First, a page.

Since man has domesticated the horse as a work and leisure partner, one uses a horse saddle to move safely and comfortably on horseback. However, different riding styles, varied horse types and individual preferences of the rider require different saddle models.
But which saddle is right for me and my horse?
How do I properly saddle and what if my horse changes physically?
What do I need for accessories for my saddle?
The Dressage Saddle
In order to be able to ride lessons optimally, the rider needs a long leg, a deep seat and the greatest possible contact with the horse.
The ideal dressage saddle therefore has a long, flat pommel, a deep saddle tree and a flat saddle blade. The stirrup spring for mounting the stirrup leathers is attached to the lowest point of the saddle – it is easy for the rider to sit so that an imaginary line is straight from his head over the pelvis to the heel.
When jumping is ridden mainly in a light seat. To stay in motion over the jump with the horse, the rider leans forward. The straps are therefore strapped significantly shorter than in dressage or recreational riding and the rider rides with significantly more knee-jerk. The optimal Spring saddle therefore has a strong forward pronounced Pausche, a short saddle blade and a mounted well in front of the saddle gravity spring, so that the rider remains in balance with his horse.
The Versatility Saddle
Although the term “versatility” refers to a specific category of the various equestrian disciplines, its content is based on what is required in this discipline, namely riding in the three different areas of dressage, jumping and terrain.
The saddle has a slightly forward cut saddle and a medium pronounced Pausche. The drop spring is mounted slightly in front of the saddle center of gravity so that the hanger can be strapped in for shorter or longer stretches depending on the discipline and that the knee will find sufficient support in every position. The VS saddle is ideal for riders who want to cover several disciplines with a saddle or ride their horses exclusively in the field.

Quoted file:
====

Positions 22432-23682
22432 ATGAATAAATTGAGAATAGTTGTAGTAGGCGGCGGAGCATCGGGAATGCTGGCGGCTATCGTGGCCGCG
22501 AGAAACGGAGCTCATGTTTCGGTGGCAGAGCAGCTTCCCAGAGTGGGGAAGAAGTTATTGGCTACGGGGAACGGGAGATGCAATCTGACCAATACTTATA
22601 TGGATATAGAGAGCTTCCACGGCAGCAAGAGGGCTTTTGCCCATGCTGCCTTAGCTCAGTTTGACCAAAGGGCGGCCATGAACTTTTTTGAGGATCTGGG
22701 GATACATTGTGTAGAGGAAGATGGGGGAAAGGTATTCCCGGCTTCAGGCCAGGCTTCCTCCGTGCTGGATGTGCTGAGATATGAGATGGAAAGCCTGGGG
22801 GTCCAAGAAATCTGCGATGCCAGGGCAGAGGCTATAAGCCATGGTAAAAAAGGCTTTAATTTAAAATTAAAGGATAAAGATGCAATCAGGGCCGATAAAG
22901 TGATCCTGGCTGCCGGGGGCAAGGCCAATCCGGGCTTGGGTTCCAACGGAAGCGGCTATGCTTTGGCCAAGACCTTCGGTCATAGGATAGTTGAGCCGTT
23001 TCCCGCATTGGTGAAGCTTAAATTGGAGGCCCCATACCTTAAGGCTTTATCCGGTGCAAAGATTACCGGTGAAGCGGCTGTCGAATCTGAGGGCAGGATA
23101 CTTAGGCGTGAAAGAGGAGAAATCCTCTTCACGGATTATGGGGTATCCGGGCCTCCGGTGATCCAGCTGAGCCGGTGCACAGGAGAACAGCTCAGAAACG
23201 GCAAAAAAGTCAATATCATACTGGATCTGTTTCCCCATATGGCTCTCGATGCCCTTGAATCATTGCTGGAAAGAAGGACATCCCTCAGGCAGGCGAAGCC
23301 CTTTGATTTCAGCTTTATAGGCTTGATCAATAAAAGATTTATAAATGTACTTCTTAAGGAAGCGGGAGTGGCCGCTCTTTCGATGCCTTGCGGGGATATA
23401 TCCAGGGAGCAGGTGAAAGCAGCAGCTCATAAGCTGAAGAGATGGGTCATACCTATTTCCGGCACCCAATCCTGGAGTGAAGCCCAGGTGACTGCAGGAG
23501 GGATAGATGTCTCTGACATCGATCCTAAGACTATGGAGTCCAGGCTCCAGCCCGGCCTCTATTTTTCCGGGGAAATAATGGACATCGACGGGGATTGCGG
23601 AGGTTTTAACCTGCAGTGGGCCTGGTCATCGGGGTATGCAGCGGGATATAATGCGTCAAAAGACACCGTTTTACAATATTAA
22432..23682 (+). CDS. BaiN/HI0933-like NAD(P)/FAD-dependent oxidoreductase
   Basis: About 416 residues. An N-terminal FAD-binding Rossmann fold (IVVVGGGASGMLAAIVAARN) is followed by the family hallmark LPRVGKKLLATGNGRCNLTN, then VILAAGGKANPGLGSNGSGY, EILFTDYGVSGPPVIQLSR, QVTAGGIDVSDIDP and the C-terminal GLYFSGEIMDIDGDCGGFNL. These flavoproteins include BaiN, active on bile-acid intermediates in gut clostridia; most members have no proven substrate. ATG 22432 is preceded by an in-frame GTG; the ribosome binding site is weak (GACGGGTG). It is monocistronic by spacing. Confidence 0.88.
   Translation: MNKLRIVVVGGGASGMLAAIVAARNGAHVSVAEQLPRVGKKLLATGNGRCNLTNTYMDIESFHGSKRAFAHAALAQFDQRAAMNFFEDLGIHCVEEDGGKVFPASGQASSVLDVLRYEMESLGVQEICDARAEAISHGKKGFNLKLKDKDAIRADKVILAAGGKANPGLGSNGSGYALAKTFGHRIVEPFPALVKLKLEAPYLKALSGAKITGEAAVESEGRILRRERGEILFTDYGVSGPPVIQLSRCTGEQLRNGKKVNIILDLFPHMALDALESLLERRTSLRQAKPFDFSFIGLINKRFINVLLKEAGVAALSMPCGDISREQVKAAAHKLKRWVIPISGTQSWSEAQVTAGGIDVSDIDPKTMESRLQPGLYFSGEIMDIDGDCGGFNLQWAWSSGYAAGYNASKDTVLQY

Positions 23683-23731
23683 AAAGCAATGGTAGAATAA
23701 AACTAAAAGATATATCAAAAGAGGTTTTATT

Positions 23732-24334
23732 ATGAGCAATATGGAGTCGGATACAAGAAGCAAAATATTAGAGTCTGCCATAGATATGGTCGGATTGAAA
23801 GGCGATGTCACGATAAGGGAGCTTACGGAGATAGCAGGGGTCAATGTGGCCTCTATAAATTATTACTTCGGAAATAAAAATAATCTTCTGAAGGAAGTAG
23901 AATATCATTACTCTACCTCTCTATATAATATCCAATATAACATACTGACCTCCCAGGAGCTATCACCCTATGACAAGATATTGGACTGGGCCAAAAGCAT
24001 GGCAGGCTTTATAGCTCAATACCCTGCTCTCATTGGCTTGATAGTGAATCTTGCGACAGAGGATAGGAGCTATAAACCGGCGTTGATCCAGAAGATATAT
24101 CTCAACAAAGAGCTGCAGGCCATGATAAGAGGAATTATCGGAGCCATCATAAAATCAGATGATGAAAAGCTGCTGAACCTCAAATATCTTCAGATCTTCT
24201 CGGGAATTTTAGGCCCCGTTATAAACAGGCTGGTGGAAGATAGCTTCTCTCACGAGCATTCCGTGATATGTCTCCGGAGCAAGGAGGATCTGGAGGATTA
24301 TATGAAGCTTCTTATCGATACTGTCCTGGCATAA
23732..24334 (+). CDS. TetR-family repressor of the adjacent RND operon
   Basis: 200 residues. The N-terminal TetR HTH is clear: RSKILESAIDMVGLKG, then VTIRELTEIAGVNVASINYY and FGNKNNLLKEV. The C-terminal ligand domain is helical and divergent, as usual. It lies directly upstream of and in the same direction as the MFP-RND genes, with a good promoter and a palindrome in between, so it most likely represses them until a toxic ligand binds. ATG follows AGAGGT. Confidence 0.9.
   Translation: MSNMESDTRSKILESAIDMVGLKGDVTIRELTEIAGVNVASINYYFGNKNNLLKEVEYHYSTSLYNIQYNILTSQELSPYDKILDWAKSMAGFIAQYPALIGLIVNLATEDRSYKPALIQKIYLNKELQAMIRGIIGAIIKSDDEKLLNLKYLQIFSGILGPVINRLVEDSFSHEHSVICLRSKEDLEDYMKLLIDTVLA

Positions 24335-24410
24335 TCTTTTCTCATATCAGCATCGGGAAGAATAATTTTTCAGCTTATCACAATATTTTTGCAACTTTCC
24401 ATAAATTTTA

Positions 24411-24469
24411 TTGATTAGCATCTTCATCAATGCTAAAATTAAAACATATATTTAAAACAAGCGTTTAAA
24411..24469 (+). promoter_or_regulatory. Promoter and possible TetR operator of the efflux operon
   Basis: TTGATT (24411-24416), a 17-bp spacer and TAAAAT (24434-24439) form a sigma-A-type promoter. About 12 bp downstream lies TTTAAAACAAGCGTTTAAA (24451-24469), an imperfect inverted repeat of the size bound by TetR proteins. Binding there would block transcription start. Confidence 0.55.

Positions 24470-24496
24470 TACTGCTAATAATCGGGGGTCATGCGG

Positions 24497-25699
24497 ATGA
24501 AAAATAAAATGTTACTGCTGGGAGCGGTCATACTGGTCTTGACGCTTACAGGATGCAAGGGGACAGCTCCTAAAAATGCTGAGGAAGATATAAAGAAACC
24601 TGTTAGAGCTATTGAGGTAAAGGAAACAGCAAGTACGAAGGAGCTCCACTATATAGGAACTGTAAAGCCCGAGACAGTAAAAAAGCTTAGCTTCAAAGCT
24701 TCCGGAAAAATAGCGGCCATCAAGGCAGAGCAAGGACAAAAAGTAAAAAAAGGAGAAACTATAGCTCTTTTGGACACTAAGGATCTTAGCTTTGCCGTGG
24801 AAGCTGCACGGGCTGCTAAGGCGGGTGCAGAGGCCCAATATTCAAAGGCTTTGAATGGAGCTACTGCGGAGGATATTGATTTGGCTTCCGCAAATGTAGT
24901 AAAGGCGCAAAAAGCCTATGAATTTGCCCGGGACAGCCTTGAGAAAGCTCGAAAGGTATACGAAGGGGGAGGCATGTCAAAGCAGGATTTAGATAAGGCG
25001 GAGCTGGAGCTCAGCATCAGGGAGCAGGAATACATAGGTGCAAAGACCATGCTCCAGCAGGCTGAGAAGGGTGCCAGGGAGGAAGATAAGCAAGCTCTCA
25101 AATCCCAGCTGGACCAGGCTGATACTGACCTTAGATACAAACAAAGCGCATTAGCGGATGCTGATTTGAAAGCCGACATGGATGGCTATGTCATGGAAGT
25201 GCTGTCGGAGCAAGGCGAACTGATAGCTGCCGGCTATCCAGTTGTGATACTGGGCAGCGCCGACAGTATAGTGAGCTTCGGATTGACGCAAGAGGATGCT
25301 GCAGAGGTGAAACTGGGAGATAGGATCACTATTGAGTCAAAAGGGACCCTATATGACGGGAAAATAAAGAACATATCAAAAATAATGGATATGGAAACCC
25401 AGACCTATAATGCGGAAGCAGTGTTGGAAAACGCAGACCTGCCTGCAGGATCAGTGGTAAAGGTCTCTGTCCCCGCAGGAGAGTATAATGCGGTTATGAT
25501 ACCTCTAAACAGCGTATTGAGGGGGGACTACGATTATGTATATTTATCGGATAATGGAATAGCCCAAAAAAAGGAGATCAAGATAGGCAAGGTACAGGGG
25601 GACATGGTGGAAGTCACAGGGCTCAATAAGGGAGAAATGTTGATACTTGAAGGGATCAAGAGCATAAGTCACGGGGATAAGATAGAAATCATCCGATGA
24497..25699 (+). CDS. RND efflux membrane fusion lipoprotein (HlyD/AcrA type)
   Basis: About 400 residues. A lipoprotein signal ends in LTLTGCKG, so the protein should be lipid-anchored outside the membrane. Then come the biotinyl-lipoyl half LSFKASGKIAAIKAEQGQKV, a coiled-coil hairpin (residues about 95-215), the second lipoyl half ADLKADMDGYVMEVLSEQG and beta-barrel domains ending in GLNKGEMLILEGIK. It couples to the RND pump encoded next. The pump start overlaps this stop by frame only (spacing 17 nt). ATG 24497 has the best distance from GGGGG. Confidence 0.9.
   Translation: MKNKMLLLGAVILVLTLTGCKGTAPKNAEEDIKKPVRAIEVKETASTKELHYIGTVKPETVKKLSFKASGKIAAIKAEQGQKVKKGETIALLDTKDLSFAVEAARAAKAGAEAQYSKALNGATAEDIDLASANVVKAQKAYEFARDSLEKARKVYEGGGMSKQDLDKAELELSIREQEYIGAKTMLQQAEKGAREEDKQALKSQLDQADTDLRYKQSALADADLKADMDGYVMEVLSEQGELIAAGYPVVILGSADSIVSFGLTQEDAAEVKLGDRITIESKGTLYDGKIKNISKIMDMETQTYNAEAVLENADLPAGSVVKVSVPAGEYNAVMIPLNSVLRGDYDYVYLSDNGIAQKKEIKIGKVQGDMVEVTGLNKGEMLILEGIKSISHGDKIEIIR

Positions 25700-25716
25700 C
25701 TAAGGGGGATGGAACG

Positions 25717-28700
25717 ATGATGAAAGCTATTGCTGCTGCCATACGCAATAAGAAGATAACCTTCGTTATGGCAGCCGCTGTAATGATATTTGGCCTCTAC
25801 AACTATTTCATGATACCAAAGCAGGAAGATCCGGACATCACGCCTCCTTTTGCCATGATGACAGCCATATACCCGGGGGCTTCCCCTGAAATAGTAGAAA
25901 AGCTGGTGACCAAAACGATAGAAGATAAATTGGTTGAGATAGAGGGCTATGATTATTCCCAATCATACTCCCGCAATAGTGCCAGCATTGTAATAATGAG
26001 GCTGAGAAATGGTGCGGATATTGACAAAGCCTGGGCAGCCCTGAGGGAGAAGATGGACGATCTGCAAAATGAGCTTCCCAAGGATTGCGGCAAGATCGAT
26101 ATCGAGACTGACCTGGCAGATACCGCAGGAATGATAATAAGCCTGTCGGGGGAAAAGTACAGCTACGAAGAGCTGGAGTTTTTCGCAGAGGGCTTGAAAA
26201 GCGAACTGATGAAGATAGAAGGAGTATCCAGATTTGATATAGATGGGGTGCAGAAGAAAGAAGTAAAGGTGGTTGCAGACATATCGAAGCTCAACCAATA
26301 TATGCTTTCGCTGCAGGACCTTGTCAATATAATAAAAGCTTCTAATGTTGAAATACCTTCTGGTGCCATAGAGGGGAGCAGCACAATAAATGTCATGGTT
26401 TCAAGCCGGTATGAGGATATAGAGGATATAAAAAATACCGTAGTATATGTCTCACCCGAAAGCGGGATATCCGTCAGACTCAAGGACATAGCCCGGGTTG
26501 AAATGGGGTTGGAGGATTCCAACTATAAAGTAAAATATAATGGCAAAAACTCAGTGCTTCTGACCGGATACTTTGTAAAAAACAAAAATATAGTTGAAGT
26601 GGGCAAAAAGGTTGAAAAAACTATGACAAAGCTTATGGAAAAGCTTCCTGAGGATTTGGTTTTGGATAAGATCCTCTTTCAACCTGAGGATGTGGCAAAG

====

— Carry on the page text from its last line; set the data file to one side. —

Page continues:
The Western Saddle
Western saddles are used in Western riding and recreational riding. Due to the large contact surface, the weight is well distributed on the horse’s back and, thanks to the comfortable seat shape, it is optimally suited for long rides. Characteristic of a western saddle is the horn on the front of the saddle, which traditionally serves as a holder for Lassos. With an additional waist belt, the lifting of the saddle in a cattle catch can be avoided. For horses serves as a cushion between horse and saddle a cozy Westernpad.
Most dressage saddles come with long belt stoppers that allow the belt to snap under the saddle blade. Thus, the thigh of the rider can lie even flatter on the saddle and hold better contact with the horse. Dressage straps are available in lengths of 45 – 75 cm, in the colors black, white, brown and made of different materials such. As leather or neoprene, as well as in different cut shapes. Variants with or without elastic draw take into account the horse’s sensitivities and enable easy re-girthing.
The Gurtsstupfen for buckling with a long belt end below the saddle blade, so that the buckles are depending on the belt and horse approximately in the middle under the saddle blade. Since the leg is clearly in front of the vertical line between the pelvis and heel during show jumping, the buckles underneath the blade do not interfere with riding.
Long straps for jumping saddles are also available as a stollen protection belt, which prevents possible injuries to the abdomen by striking the studs. Suitable for the different disciplines, there are short or long straps for dressage, jumping and eventing saddles, usually in the colors black, brown and white.
All saddles include stirrups and matching stirrup leathers. The shape of the temples varies depending on the application, belts are available in different lengths, colors and materials. Often leather is used.
A riser on the front saddle of the saddle, colloquially called “Maria-Hilf-Riemen”, serves to hold on ascent and gives support when the rider becomes unsure.
To protect the material of the saddle from the aggressive horse sweat, used saddle pads in various ways